5. Build Team Rapport

When you are in charge of a project team, you will likely be working with stakeholders from throughout the organization who have been brought together for a specific purpose. They're not always members of the same team, and they probably have a supervisor who isn't you. However, it's just as important for them to become a cohesive team as it is for people who work side-by-side in the same department day-by-day.

As team manager, it's up to you to establish rapport with the team. As pointed out on Villanova.edu, successful project mangers recognize they are responsible for "developing positive relationships and open communication with everyone who is contributing to the project." This requires exhibiting appropriate leadership behaviors, as well as utilizing key team building strategies.

6. Avoid Micromanagement

Man looking through magnifying glass

While you need to stay well-informed on how the project is progressing, it's important to avoid micromanaging your team. According to RationalPlan.com, micromanagement involves "over-supervising each task..., not delegating tasks, and, ultimately, not trusting the team members and their competencies."

Micromanagement can be counterproductive and frustrating to team members - especially those who have demonstrated they have the skills and experience to do the work without overly close supervision. CIO.com recommends that project managers should hold regular meetings with members of the product team, but be sure to "allow them breathing room to work without feeling micromanaged."

7. Resolve Problems Quickly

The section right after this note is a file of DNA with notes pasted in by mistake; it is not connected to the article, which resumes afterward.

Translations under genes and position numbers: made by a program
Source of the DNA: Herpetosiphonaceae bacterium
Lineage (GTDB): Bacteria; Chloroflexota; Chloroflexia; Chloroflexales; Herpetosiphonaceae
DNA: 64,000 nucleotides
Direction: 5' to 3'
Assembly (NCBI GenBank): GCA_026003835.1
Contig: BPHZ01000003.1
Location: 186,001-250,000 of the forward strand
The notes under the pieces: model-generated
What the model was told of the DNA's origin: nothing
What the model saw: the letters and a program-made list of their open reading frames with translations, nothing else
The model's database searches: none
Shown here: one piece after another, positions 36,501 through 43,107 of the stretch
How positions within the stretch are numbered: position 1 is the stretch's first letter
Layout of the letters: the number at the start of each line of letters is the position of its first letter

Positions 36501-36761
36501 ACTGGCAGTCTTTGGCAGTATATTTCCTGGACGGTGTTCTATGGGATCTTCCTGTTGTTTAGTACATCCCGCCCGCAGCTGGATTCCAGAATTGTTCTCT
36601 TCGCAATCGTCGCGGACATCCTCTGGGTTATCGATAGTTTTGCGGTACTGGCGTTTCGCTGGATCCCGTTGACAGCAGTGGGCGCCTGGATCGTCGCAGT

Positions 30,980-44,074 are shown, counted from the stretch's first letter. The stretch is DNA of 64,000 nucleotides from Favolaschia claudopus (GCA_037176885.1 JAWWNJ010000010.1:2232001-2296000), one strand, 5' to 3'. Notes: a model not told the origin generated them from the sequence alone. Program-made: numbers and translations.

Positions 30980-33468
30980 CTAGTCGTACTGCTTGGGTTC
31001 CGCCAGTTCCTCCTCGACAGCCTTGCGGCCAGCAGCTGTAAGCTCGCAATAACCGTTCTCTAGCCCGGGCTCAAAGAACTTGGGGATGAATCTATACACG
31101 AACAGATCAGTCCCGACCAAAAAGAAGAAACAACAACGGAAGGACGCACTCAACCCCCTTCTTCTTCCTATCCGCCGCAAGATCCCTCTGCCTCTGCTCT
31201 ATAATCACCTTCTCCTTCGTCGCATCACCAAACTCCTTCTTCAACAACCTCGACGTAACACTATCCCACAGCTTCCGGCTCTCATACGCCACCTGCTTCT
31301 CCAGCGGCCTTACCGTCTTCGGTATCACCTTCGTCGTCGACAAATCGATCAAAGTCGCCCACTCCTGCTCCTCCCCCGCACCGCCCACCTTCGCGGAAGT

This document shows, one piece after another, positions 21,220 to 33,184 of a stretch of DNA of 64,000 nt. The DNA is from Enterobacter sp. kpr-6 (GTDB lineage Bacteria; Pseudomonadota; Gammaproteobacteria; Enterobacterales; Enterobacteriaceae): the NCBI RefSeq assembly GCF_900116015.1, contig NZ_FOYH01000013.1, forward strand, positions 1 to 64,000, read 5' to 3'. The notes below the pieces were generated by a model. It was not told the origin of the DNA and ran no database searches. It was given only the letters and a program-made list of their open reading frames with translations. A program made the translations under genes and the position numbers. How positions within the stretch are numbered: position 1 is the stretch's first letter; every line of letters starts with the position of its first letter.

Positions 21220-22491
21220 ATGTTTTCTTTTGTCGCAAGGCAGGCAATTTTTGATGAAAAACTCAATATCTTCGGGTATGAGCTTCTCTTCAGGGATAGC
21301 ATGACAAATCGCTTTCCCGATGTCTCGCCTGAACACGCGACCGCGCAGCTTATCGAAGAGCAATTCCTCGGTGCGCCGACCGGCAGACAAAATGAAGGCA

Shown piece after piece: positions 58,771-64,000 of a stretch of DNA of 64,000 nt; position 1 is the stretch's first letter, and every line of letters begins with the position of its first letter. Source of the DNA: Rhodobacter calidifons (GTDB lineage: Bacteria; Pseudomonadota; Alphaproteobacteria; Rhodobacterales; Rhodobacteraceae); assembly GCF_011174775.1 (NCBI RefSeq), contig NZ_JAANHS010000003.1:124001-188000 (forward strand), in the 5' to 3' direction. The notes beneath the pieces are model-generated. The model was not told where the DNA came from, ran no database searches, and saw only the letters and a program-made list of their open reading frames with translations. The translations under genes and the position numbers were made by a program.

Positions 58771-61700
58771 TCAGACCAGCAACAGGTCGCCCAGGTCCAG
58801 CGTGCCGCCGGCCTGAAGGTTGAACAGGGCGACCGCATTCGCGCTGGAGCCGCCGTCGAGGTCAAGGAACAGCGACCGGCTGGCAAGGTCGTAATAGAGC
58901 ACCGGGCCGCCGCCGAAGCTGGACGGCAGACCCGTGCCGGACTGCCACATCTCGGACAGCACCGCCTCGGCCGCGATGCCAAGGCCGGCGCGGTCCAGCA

Problems of varying degrees are bound to come up during a project. As TechRepublic points out, it's important to "resolve issues as quickly as possible." This is an area where it's important for the project manager to take the lead. Whatever issues arise, the project manager needs to be diligent in working through them as quickly as possible so they do not become impediments to the team being able to make progress on the project. This is just as true for problems associated with team conflict as it for issues that arise with equipment, suppliers, or other challenges specific to the work itself.

8. Be Agile

Planning and risk management can be important aspects of project management, but being too structured and rigid can be problematic in the rapidly changing business environment. The MIT Sloan Management Review indicates that complex projects in today's rapidly changing business environment require flexibility, pointing out that project managers can benefit from combining "traditional and 'agile' methods to give them more flexibility - and better results." ProjectSmart also recommends taking an agile approach, pointing out that "the formal documentation and processes involved in traditional project management can weigh you down." Agile project management is based on taking steps to ensure the team is able to adapt quickly to change as it occurs.

Project Team Success

While these eight best practices don't represent everything necessary to manage a project team successfully, following them will provide a solid framework for success. The time you invest in laying the groundwork for team success will help make sure the project outcome is effective, and that the journey is a smooth and rewarding experience for everyone involved along the way.

Successful Project Team Management